Because lock it or lose it isn’t just about your car
Wi-Fi or wireless networks are great for home and small business users alike, allowing you to use multiple internet capable devices on one shared connection.
But wireless networks can be vulnerable to eavesdropping, hacking and freeloaders if you don’t use proper protection when you set up a network.
Using a wireless router? Check the following:
You’re using strong encryption
Ideally your wireless modem or router should be using WPA2 encryption. If you’re stuck with WEP then it’s time to upgrade.
You use a strong passphrase to go online
A complex passphrase made up of at least 15 characters that includes upper and lower case letters, numbers and symbols will help prevent unwanted users.
You have changed the default router login
Out of the box your equipment may have a blank login or be set to use admin/admin to gain access. Default router passwords are easily available on the internet so it pays to change this administrative account so it requires a strong password to login and change settings.
If you leave your internet connection open or unsecure, neighbours may be able to surf for free and use your data allowance or download illegal content on your account.
You have disabled Wi-Fi Protected Setup (WPS)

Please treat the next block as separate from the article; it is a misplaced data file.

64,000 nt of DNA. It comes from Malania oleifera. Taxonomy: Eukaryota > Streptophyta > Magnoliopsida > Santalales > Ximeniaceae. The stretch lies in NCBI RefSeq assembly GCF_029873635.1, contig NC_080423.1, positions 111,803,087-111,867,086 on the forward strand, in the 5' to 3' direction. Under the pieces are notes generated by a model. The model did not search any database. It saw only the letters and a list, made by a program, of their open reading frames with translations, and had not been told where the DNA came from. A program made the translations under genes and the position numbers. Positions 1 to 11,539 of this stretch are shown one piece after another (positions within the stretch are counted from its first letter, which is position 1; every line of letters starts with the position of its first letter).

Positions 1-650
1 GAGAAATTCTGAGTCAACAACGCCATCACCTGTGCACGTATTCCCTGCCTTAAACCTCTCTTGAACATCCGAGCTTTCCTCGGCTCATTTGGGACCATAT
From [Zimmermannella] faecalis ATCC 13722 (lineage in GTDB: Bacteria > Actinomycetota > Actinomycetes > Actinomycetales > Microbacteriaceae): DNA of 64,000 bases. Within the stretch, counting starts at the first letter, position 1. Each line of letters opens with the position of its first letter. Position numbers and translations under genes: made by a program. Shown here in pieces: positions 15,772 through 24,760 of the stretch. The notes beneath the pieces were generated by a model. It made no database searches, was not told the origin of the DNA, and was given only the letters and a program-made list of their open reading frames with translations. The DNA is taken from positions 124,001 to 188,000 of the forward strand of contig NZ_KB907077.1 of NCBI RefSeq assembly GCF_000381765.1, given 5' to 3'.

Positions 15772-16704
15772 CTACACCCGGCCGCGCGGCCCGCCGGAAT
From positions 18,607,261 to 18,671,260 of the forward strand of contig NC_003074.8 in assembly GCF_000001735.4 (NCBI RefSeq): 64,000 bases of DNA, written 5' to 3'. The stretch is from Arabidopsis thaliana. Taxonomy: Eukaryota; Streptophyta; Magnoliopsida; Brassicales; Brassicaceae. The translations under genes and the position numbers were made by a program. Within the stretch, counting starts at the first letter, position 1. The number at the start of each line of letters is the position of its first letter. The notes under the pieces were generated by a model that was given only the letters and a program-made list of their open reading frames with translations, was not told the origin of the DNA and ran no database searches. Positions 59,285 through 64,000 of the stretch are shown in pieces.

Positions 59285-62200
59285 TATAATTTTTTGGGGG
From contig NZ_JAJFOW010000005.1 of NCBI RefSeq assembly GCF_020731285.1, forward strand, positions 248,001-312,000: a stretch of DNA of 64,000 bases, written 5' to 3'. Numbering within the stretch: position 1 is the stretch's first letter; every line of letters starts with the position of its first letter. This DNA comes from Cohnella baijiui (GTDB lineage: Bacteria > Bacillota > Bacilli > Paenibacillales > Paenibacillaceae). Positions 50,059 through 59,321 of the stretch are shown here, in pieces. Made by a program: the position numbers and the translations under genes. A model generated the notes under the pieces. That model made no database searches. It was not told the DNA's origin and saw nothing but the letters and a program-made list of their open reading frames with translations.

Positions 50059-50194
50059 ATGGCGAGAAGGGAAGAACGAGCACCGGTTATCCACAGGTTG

Wi-Fi Protected Setup or WPS was designed as an easy way for home users who know little about wireless security to set up Wi-Fi Protected Access, making it easy to add new devices to an existing network without having to enter a long passphrase.
In 2011 it was discovered that the WPS PIN feature could be compromised by a brute-force attack. As a result, router owners are encouraged to turn off the WPS PIN feature although this may not be possible on some older models.
Public Wi-Fi security
If you use your computer or smartphone on public Wi-Fi connections you are potentially sharing your information with others on that network. Think twice before using these connections to buy online, check your bank accounts or read sensitive emails.
It’s easy for criminals to set up a wireless hotspot to tempt you to connect so they can capture passwords – stick with trusted providers or if you use these services a lot consider using an encrypted VPN service or mobile data stick.
- Read about our Wireless Wednesday Wardriving research project in Auckland, Dunedin and Wellington
- Sophos has tips for securing your wireless connection
- Read the Netsafe blog on ‘evil twin’ attacks
- Read Google’s advice on wireless security or watch the video below: